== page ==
We were distraught and scrambling for a way to make it all still work. We had signed on a duplex four blocks from the Plaza District, an awesome area in the urban core of Oklahoma City. The closing for our duplex house hack had been pushed back at least 5 days, ad we had strategically organized our calendar to allow for a week and a half of cosmetic fixes on the poorly remodeled before we were to set to move in with our two kids and before closing on the sale of our home.
The not so ideal solution – occupy prior to closing.
Yes, I knew the perils that could come along with it, but it was our last resort so I spoke with the realtor and the seller agreed.
The deal - $50/day rent. High, but $250 was a small price to pay for the ability to start our rehab without kids in the house.
The realtor was set to meet us at the house with the agreement, but en route with our first load the realtor said he couldn’t make it, left the keys in the mailbox, and that’d we just do a verbal agreement. This should have been a HUGE red flag.
That night and the next morning were spent gathering supplies. We had lofty goals to check all kinds of things off the list, but they kept getting pushed back until we had one goal – have our side of the duplex painted. For the next 3 days we repainted the trim, walls and ceiling.
The old adage goes that firefighters routinely clean the fire trucks to inspect for anything wrong with the apparatus. The same can be said of a house when you’re painting it. Holy crap did we imperfections, half assed work, jobs done blatantly wrong, and ones done as cheaply as possible… everywhere. In every room. Mulitple places. “Damn it, Mike!” (the seller) was constantly coming from our mouth.
*I love DIY’ing. It’s a great way to learn a new skill and save money; however, there comes a point when seek out a professional, especially when your “improvements” are not improving the house.
On day four we had a plumber come look at relocating the water heaters from an awkward spot in the kitchen to the attic. While he was there, I had him look at a few other things since the seller had stopped by and mentioned in passing that he had replumbed the house himself. That’s when the costs started adding up just based off what could be seen through a single access hole. The next day slightly lower, but similar costs were estimated my two additional plumbers.
All of the little things in the home inspections that didn’t amount to much were starting to make sense. Small plumbing issues are leading to large plumbing issues. What about the electrical? What more had we missed that would cut into our rehab budget? Everything was snowballing, and we were already questioning our decision. Then day 5 came…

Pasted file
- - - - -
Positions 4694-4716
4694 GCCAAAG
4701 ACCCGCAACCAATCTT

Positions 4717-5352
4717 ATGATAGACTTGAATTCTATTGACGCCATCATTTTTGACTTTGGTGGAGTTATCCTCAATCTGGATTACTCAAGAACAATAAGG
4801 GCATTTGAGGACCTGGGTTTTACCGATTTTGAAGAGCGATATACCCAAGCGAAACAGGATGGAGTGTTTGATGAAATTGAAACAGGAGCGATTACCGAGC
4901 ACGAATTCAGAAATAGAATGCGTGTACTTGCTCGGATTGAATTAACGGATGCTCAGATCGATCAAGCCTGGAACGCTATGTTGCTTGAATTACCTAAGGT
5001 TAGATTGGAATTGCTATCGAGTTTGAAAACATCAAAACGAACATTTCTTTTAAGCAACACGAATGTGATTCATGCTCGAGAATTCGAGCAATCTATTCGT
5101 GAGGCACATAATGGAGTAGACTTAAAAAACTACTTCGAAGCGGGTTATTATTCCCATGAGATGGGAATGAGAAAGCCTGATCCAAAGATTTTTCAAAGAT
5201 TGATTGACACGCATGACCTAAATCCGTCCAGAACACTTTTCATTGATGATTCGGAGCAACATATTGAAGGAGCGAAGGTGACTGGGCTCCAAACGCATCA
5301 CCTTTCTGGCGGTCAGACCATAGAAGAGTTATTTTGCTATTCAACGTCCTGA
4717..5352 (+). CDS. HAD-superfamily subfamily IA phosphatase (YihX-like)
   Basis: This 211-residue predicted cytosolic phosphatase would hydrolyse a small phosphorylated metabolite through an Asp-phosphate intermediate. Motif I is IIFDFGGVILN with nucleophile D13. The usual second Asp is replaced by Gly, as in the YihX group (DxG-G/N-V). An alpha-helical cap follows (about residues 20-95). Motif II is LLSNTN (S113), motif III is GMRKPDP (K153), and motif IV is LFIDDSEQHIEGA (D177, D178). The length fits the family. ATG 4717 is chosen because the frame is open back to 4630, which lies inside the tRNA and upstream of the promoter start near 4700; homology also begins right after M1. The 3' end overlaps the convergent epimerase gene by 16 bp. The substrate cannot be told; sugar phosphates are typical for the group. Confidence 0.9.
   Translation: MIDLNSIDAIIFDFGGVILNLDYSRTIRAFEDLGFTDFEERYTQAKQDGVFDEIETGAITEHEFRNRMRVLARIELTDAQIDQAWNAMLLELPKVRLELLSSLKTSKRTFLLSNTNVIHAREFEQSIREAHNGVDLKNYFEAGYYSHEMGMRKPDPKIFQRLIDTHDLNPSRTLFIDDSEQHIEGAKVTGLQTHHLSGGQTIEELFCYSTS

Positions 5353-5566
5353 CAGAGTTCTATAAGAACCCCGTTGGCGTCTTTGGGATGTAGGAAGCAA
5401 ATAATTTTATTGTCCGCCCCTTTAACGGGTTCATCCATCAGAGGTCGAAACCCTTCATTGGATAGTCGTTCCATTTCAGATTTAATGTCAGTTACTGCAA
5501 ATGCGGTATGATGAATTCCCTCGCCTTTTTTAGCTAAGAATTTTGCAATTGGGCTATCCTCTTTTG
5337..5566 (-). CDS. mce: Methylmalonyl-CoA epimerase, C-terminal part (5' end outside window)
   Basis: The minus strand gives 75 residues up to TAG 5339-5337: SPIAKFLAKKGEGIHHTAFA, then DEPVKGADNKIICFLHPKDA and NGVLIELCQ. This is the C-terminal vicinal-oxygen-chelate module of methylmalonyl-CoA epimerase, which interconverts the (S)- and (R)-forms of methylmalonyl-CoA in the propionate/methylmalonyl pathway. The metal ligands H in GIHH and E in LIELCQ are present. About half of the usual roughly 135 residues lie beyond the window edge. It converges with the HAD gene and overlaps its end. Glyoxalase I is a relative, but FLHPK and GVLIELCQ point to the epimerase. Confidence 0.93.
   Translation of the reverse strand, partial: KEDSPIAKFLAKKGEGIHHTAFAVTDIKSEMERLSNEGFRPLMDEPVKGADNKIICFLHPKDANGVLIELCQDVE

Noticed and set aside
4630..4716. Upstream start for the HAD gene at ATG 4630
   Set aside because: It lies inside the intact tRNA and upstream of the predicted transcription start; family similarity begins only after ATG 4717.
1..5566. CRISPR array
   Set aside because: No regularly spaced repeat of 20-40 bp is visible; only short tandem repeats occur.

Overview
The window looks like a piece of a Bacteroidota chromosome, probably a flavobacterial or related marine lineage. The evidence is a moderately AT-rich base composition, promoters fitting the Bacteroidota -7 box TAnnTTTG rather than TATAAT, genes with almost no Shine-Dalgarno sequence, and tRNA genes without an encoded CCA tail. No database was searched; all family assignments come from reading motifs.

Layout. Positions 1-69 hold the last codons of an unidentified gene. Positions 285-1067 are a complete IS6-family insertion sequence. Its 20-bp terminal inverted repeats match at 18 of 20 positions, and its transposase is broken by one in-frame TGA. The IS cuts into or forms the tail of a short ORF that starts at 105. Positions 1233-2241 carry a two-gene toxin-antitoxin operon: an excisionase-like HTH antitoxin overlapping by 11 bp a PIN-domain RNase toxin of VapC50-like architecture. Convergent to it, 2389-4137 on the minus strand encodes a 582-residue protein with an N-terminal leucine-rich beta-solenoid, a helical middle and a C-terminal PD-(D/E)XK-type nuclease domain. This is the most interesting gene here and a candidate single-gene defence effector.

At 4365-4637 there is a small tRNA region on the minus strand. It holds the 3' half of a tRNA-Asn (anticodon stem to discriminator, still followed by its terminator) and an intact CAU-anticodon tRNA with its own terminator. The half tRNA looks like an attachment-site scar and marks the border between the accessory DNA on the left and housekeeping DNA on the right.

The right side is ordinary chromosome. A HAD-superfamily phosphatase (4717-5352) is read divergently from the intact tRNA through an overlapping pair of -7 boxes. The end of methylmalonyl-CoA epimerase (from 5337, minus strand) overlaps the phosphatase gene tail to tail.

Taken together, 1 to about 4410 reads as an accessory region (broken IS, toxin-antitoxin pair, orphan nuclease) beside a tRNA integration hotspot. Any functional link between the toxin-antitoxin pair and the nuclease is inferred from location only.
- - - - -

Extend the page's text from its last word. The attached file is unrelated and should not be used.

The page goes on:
The appraisal, the final piece before closing came in, and I received a call from our loan officer. The realtor and seller failed to disclose that the neighborhood had been rezoned. The duplex had been grandfathered in the new zoning; however, if it were ever catastrophically damaged, it would not be able to be rebuilt as a duplex. Because of this it would be denied when it went to underwriting since we were buying it as an owner occupy conventional mortgage.
A weight was lifted. Even though we’d spent the money for the appraisal, home inspection, termite inspection, paint, and a few things we couldn’t return to Lowes… we knew walking away was the best option. Yes, we lost some money and we’ll have to rent for a while instead of house hacking, but walking away saved us so much more.
I made so many mistakes on this deal because I was driven by emotions and over confident in my abilities. Even though we’ve purchased 3 rentals and our first home over the last 2.5 years, I still have so much more to learn.
What’d I learn?
Pay for trade inspections:
Having a buyer’s agent makes sense:
I’m awful at estimating rehab costs:
Inspect popcorn ceilings thoroughly:
A bad home can become a stressor in a marriage:
Our August was a rollercoaster of emotions, failed plans, and learning experiences, but we are absolutely confident that we are steering in the right direction – this was just a jog in the road.
Would we ever consider an occupy prior to closing agreement again? Probably not with the risks associated; although, it did save our ass this time.